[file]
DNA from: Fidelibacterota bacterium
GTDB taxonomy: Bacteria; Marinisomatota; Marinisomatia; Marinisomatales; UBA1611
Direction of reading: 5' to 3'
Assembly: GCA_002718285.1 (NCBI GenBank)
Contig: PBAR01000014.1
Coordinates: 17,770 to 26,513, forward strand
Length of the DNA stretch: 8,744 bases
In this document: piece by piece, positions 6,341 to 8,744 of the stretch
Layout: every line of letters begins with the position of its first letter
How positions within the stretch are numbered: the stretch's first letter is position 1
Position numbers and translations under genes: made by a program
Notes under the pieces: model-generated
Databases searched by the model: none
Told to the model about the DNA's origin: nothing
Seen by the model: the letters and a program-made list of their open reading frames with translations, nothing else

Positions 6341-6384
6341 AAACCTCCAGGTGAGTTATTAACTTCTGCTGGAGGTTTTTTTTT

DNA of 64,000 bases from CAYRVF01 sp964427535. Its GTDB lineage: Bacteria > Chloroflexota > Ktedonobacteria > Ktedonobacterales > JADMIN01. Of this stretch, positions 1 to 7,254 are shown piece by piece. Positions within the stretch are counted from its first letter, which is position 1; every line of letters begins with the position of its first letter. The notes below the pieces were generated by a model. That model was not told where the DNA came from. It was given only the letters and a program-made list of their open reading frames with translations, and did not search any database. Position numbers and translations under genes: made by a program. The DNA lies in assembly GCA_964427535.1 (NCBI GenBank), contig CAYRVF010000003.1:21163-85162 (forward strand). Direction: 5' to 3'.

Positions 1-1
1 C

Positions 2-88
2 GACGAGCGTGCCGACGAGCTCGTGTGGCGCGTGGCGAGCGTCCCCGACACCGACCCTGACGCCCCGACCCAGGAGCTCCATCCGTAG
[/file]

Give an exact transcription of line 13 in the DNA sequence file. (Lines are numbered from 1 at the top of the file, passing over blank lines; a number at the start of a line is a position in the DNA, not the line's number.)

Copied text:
Databases searched by the model: none